A racquetball. A condom. A plastic cup. To Dr. Nicholas Power, these random objects may help urostomy patients find a better quality of life. And now, thanks to a new Western innovation fellowship program, his idea may soon be reality.
“There will always be something,” Power said of the complications faced by these patients, citing a study that stated 100 per cent of urostomy patients faced discomfort, stress and inconvenience within the first three months after surgery. “It will leak; you’ll need a different bag or a different connection. All the cost is to the patient and the taxpayers. You are using so many supplies and returning to the hospital too often.”
A urostomy is a surgical procedure that creates a stoma (artificial opening) for urine to pass in cases where drainage through the bladder and urethra is not possible. Either a section at the end of the small bowel, or at the beginning of the large intestine, is removed and relocated as a passageway for urine to pass from the kidneys outside the body to a urostomy bag.
Patients who use the current collection system often encounter problems after surgery, Power explained. Many times, even after the surgery has healed, patients are left with a collection system that does not fit properly, leaks, is difficult to use and causes skin irritation.
“The technology is such that it hasn’t changed in 40 years,” said Power, a professor of Surgery and Oncology at the Schulich School of Medicine & Dentistry. This current method leads to additional hospital visits to treat infections and others complications.
“After a cancer diagnosis, for instance, a patient survives that battle but then they struggle with getting a urostomy bag to fit properly. There’s a stigma attached to it – the fear of it leaking,” Power said. “Patients usually using it are older with not great eyesight or dexterity. To actually do this themselves is tough. You lose your independence.”
With permission of a patient of his, Power gathered some medical supplies and fashioned a crude workup of his own. His idea consisted of a new and improved economical port, bag and belt system. It worked for almost two days, whereas nothing before had lasted for more than five minutes for the patient.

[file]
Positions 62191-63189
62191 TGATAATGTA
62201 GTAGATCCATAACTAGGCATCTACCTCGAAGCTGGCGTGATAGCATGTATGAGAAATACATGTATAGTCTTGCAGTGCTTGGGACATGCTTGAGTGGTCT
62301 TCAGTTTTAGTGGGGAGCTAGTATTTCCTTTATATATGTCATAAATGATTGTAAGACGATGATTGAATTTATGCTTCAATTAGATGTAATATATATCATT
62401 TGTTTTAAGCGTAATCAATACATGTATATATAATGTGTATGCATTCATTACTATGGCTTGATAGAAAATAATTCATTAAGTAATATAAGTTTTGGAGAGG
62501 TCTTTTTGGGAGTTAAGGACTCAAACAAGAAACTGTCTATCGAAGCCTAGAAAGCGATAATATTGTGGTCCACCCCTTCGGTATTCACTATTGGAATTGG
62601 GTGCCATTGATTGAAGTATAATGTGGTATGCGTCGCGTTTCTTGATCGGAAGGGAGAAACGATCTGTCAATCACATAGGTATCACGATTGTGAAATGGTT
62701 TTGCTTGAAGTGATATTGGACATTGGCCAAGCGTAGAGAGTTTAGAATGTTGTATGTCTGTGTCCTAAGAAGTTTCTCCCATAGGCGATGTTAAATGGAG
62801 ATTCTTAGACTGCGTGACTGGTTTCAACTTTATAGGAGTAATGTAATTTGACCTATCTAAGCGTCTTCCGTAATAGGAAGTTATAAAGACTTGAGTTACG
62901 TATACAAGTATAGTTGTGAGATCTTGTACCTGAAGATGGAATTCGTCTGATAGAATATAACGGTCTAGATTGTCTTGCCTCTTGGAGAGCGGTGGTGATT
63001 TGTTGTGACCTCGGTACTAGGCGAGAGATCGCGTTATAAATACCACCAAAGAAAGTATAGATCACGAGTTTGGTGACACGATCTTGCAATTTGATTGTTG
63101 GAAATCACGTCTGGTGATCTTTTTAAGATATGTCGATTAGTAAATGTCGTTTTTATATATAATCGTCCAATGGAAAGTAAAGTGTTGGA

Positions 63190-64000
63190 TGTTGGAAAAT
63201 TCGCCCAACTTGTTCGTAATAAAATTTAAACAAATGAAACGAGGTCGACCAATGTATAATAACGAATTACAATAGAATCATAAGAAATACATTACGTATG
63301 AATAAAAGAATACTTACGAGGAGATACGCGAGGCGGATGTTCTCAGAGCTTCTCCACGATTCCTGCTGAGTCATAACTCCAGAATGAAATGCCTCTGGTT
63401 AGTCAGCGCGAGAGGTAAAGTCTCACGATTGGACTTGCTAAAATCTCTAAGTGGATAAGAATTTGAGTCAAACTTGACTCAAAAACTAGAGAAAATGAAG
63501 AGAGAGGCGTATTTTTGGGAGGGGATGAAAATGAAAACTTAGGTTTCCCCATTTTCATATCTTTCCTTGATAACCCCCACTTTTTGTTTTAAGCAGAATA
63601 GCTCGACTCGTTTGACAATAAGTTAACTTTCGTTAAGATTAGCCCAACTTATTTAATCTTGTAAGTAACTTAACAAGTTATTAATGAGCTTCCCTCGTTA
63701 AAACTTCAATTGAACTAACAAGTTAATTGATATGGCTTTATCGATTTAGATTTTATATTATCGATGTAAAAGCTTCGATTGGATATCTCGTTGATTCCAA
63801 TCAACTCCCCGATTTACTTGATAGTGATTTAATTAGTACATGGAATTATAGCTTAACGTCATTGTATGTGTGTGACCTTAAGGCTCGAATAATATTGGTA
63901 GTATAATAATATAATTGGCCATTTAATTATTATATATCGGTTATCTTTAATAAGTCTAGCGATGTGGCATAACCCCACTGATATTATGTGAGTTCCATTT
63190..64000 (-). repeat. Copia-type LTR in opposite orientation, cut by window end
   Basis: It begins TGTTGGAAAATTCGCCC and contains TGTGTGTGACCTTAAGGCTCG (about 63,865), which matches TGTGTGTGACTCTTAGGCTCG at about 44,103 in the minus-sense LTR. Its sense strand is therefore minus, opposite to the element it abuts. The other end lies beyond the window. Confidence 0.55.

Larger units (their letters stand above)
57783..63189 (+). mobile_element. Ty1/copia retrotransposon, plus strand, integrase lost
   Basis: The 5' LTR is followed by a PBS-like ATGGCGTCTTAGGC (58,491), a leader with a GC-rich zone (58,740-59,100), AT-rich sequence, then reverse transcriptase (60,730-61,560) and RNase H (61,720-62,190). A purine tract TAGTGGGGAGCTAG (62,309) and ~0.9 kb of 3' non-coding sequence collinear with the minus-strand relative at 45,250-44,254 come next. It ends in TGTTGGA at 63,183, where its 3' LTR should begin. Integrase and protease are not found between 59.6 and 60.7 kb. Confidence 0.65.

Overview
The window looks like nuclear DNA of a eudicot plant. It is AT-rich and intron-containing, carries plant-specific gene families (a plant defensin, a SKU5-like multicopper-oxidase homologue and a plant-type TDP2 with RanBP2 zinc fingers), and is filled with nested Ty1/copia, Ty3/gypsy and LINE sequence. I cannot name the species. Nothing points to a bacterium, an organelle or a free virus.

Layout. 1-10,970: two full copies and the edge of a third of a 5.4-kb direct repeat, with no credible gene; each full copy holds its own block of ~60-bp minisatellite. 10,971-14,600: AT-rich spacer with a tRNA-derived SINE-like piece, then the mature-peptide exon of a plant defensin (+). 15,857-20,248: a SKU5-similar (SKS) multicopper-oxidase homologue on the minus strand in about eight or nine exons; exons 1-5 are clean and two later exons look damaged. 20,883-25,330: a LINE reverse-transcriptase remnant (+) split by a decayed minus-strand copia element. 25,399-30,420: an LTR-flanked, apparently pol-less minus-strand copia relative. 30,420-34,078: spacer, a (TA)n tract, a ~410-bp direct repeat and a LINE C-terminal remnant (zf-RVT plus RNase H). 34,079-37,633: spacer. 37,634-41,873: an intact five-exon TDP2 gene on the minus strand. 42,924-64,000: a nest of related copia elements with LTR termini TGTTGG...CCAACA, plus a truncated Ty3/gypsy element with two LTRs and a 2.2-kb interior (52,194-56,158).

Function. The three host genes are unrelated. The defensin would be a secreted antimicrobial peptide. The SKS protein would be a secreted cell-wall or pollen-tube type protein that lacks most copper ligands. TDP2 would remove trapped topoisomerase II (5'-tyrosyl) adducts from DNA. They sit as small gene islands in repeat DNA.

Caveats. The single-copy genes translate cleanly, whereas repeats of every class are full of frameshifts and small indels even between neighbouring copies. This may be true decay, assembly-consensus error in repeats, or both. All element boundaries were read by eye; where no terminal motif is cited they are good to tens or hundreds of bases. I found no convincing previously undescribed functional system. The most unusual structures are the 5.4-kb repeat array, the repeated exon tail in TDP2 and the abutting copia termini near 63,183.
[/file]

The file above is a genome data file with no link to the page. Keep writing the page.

“Everything out there was a minor modification on the same theme. What we really needed, in her case, was a complete re-do of how we would imagine this working.”
Pushing the idea forward was difficult as Power’s surgical responsibilities took priority. However, with the launch of the Western Medical Innovation Fellowship last year, Power had his opportunity. The fellowship immerses young scientists, engineers and clinicians in a training and research environment driving the development of novel medical technologies.
With the help of Medical Innovation Fellows Asha Parekh, Ali Tavallaei and John Matheson, Power is now moving forward with his idea.
Recently, the team received the inaugural Ernsting Entrepreneurship Award, along with $50,000 in funding, from the Fight Against Cancer Innovation Trust (FACIT) Catalyst Fund for a system Power is calling ‘MY-osto-ME.’ FACIT supports early stage projects to help determine commercial viability of cancer-related innovations by Ontario researchers.
The money from FACIT will allow Power to work with an Ottawa-based medical device company to create a more sophisticated prototype – beyond the racquetball, condom and plastic cup – he will test on cadavers.
“If this works the way we think it can, it would be a huge difference,” Power said
“The Innovations Fellowship program was perfect timing. The group was unique, had different personalities, but worked well together,” said Power, adding his thanks to WORLDiscoveries, a partnership between Western, Robarts Research Institute and Lawson Health Research Institute. “We’re halfway to our goal and we’ve reached the point of no return. This funding will allow us to find out if it floats or sinks.”